Woolworths helps customers celebrate Diwali with expanded Indian product range

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Like all of Australia, Woolworths has gained an understanding of the special place that Diwali holds in the hearts of the Indian people. The largest community festival of the year, Diwali is the Festival of Light, and is a celebration of family, fun and food.

And so, as the auspicious occasion comes up for this year, Woolworths is helping to make your preparations easier.

Products tailored for the Indian community will soon be available in over 250 stores nationally and also online!

The range of products includes most Indian staples – atta, rice, spices, oils – all in familiar and well-loved brands that we used back home.

woolies products
Source: supplied

Check out the snacks or farsaan items. If you want to stock up on those mithais, there’s a range of products available to pick from!

Source: supplied

If, on the other hand, you prefer to make your own mithai this Diwali, Woolworths has you covered. Check out the recipes below!

Woolworths General Manager for Grocery Food Ewan Shearer said, “Diwali is an important time of year for many of our customers to celebrate with loved ones. While this year may look a little different as the pandemic carries on, our teams have been working hard to ensure customers have all the ingredients and products they need to celebrate.

“We have a variety of local and international products, offering great value to help our customers during their busy preparations leading into the Diwali festivities.

“On behalf of Woolworths, I would like to wish the entire community a very happy Diwali.”

Woolworths have everything you need to celebrate Diwali this year. Visit www.woolworths.com.au/diwali for participating stores and products.

kaju katli
Source: supplied

Kaju Katli

  • 1 cup natural cashews
  • 200g caster sugar
  • 1/3 tsp ground cardamom
  • 1/3 cup milk
  • 4 drops rosewater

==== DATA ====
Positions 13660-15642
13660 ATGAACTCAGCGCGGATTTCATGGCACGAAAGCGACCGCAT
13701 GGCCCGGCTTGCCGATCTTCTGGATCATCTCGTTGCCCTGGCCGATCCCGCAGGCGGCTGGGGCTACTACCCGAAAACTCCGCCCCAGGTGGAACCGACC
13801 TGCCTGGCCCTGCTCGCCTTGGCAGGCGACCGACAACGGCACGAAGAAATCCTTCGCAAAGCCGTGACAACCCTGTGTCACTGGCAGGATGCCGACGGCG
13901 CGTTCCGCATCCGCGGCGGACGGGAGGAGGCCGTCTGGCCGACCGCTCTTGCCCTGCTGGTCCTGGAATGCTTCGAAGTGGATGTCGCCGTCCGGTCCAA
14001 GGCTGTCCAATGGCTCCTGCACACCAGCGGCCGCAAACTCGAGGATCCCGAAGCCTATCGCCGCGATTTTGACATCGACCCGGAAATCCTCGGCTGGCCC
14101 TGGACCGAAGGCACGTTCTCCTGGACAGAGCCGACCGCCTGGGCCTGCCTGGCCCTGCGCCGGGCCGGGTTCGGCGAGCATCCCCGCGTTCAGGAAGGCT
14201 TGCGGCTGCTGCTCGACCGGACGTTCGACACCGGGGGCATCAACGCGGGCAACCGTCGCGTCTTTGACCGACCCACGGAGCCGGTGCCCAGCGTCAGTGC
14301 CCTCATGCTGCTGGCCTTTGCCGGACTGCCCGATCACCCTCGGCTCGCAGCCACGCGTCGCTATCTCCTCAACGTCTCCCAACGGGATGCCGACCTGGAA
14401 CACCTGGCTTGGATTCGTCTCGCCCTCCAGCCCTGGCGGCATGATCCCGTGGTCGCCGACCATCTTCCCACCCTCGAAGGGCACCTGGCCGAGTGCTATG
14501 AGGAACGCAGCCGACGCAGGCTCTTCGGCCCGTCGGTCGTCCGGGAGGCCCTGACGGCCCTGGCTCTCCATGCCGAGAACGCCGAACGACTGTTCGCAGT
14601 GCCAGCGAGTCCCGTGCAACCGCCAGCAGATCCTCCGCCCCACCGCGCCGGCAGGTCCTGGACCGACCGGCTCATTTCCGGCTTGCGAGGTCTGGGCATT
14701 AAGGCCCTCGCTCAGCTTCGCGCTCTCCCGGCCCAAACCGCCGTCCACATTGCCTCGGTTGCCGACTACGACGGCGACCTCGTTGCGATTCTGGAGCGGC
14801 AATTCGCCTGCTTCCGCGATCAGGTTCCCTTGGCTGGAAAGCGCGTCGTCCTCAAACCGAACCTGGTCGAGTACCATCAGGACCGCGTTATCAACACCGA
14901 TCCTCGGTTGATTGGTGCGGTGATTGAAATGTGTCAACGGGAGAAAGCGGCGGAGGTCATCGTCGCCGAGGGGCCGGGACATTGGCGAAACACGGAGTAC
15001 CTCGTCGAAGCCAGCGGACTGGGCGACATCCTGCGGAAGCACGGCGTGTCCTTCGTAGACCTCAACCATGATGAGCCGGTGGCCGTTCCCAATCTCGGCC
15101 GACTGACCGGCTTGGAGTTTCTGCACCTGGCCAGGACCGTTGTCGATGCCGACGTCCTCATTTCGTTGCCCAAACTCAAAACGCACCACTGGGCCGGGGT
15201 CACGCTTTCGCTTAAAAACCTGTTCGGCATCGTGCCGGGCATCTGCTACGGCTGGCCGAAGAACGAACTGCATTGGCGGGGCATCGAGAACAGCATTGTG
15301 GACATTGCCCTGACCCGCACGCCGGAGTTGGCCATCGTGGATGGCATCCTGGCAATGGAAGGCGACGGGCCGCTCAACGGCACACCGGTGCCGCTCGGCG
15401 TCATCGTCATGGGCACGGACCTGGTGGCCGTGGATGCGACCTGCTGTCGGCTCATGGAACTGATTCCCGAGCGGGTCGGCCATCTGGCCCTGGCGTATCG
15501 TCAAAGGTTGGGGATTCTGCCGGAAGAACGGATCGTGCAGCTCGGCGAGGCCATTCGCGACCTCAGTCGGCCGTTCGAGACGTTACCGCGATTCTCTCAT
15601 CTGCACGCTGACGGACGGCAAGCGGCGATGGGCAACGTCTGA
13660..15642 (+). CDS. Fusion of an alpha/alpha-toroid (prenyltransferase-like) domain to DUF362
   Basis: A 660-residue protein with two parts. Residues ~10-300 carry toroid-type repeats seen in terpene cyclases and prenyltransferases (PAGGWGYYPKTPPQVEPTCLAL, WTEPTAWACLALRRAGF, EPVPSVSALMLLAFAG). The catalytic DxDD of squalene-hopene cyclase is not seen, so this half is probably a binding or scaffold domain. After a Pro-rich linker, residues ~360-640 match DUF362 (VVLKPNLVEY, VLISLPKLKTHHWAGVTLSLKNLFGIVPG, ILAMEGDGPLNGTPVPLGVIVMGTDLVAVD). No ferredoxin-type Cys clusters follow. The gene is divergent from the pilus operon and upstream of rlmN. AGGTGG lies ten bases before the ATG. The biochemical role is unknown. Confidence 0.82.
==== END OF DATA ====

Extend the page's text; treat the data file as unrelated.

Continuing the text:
• 1 tsp ghee
  • 8 sheets edible silver leaf

Using a food processor, process cashews and sugar, in batches, to a fine powder. Sieve into a bowl. Process again any larger pieces of cashew and add to bowl. Add cardamom and stir to combine.

Place cashew mixture in a large non-stick frying pan with milk and rosewater. Cook, stirring, over medium-low heat for 35 minutes or until mixture comes away from side of pan. To test if the mixture is cooked, place ½ teaspoon on a cold plate and wait until safe to touch. Mixture is ready if you can roll it into a ball.

Place mixture in the centre of a silicone mat (see Tip below). Knead it to smoothen out the texture by rolling and folding the edges of the mat over the mixture and putting slight pressure as the mixture is very hot. Be careful as directly touching the

mixture can burn your hands. A silicone mat between your palm and dough helps you to knead safely.

Tip: If you don’t have a silicone mat, transfer hot mixture to a large sheet of baking paper. Stand for a few minutes as the mixture is very hot. When still hot but safe to touch quickly, knead the mixture using sides of baking paper to protect your hands.

Flip a stainless steel tray over and spread ghee onto back of tray. Place hot mixture on back of tray, then cover with mat and roll out until 1cm-thick.

Decorate with edible silver leaf. Using a large knife and the picture as a guide, cut it into diamond shape sizes. Serve diamonds with any offcuts.

gulab jamun
Source: supplied

Gulab Jamun

  • 2 cups full-cream milk powder
  • 1/3 cup plain flour
  • 1/2 tsp baking powder
  • 1 cup pure cream
  • 2 cups white sugar
  • 3 cardamom pods
  •  pinch saffron threads
  • 4 drops rosewater (see Tips)
  • 2 cup ghee (to deep-fry)
  • 2 cup vegetable oil (to deep-fry)

Sieve milk powder, flour and baking powder into a large bowl.

Gradually add cream, kneading until a soft dough forms. If cracks appear, continue kneading or add more cream until dough softens. Cover dough and stand for 15 minutes.

Place sugar, cardamom, saffron and 2 cups water in a large saucepan. Cook, stirring, over medium heat until sugar dissolves. Increase heat to high and bring to the boil. Reduce heat to medium and simmer, without stirring, for 10 minutes or until sugar syrup thickens slightly (sugar syrup shouldn’t be very thick). Remove from heat and stir in rosewater.

Place enough ghee and oil, in equal parts, in a large wok or saucepan so it comes up 5cm up side of pan. Heat over medium-low heat (use a big enough wok as gulab jamun will expand upon frying).

Divide dough into 15 portions and roll each into a smooth ball (if there are cracks, the gulab jamun may crack further during frying).

Add balls to oil mixture. Using a spatula, keep rotating the oil mixture without touching the balls until balls rise to surface (see Tip below). Increase to medium heat. Cook, stirring, for 15 minutes or until balls are golden brown. Remove balls with a slotted spoon and drain on a paper towel-lined. Add balls to hot syrup. Cover and stand for 4 hours. Serve

Tip: The temperature of the oil mixture is medium-low to start with and this is the most tricky part of the recipe because at this temperature all gulab jamun settle down at the bottom of the wok/saucepan. The rotating technique with a spatula is used to agitate oil in circular motion repeatedly without touching the gulab jamun and once they rise to surface within 1 minute, then increase the heat.

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